• A later Rust version can transparently change the way build-id is computed.

TL;DR: Using SVH as build-id would be fine for now, but maybe a bit short in the long term; we might want to switch to a longer hash (for the SVH itself or build-id only) sometime before the carcination of all software :crab: :smiling_imp:


A bit of history, some hashes (though I didn't check whether it applies to SVH) used to be BLAKE2, before the switch to 128-bit SipHash:

Since we seem to be computing 128 bits, I don't really know that Svh::new(crate_hash.to_smaller_hash()) is important for compiler performance (AFAIK the SVH is only checked once per dependent crate, to ensure it didn't change from under us).
We could try removing that step, and keeping a whole Fingerprint instead.

Thanks, that's pretty informative. :heart:

Yes, as far as I can tell there should be little to no performance impact to making SVH non-truncating, and that seems worth doing if it's easy and doesn't break anything.

I guess that ought to be split out of the build-id MCP, once we get there?

All queries that load metadata from external crates also depend on tcx.crate_hash(). This is necessary to ensure that incremental compilation will invalidate all queries that depend on changed crate metadata.


Oh, is that what we replaced the (more intricate) metadata dependency hashing with?

We could keep around the larger hash and "just" ignore some bits when it's being used for that purpose, I suppose (ideally we can benchmark both).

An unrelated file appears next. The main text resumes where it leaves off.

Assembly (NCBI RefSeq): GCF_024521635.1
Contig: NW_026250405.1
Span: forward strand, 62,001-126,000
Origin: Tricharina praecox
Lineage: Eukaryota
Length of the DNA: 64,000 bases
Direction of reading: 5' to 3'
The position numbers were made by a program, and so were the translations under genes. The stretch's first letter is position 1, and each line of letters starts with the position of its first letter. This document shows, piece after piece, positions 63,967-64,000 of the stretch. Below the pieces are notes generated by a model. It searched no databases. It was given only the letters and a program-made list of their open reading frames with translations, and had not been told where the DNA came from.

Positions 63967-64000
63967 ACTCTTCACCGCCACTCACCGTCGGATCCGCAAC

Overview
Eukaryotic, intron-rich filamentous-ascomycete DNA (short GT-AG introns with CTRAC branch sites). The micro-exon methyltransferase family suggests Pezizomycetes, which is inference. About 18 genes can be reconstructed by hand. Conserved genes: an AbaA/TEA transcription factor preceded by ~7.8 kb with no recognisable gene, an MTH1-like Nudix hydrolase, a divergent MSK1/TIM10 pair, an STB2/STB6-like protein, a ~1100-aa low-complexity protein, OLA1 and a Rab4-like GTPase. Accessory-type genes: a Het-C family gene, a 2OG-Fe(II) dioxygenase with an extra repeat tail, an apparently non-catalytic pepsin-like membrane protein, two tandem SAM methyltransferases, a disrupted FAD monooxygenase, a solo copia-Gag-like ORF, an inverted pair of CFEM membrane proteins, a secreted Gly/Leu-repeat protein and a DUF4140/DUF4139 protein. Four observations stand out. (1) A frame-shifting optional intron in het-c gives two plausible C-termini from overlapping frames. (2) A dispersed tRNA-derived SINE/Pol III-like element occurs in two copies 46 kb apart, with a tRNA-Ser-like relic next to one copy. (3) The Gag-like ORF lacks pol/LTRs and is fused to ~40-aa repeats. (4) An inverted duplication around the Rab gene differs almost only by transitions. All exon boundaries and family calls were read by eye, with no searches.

I'm skeptical of using the SVH as a build-id. Two binaries with the same build ID don't just need to be similar, or ABI compatible. They should have identical code and data, or else GDB will silently load the wrong debug symbols, and show you incorrect file/line information and similar.

And this doesn't just happen if you manually conflate the two builds. GDB will look for symbols at a global filesystem path, and even attempt to fetch them over the Internet from a debuginfod server, in both cases using the build-id as the sole identifier of which binary it wants symbols for. Thus build-ids should be truly globally unique identifiers.

Maybe the SVH will change if you change compiler options. But does it change if you make a 1-line patch to rustc and rebuild your binary with the new rustc? Does it change if you upgrade your linker and rebuild? If the answer is no to either, then the SVH is unsuitable as a build-id, since both of those changes could result in a non-identical binary. (I'm not sure what the answer is, but I think it's "no" in both scenarios.)

I doubt there would be a noticeable impact from using the default sha1 instead, but it would be good to have actual numbers.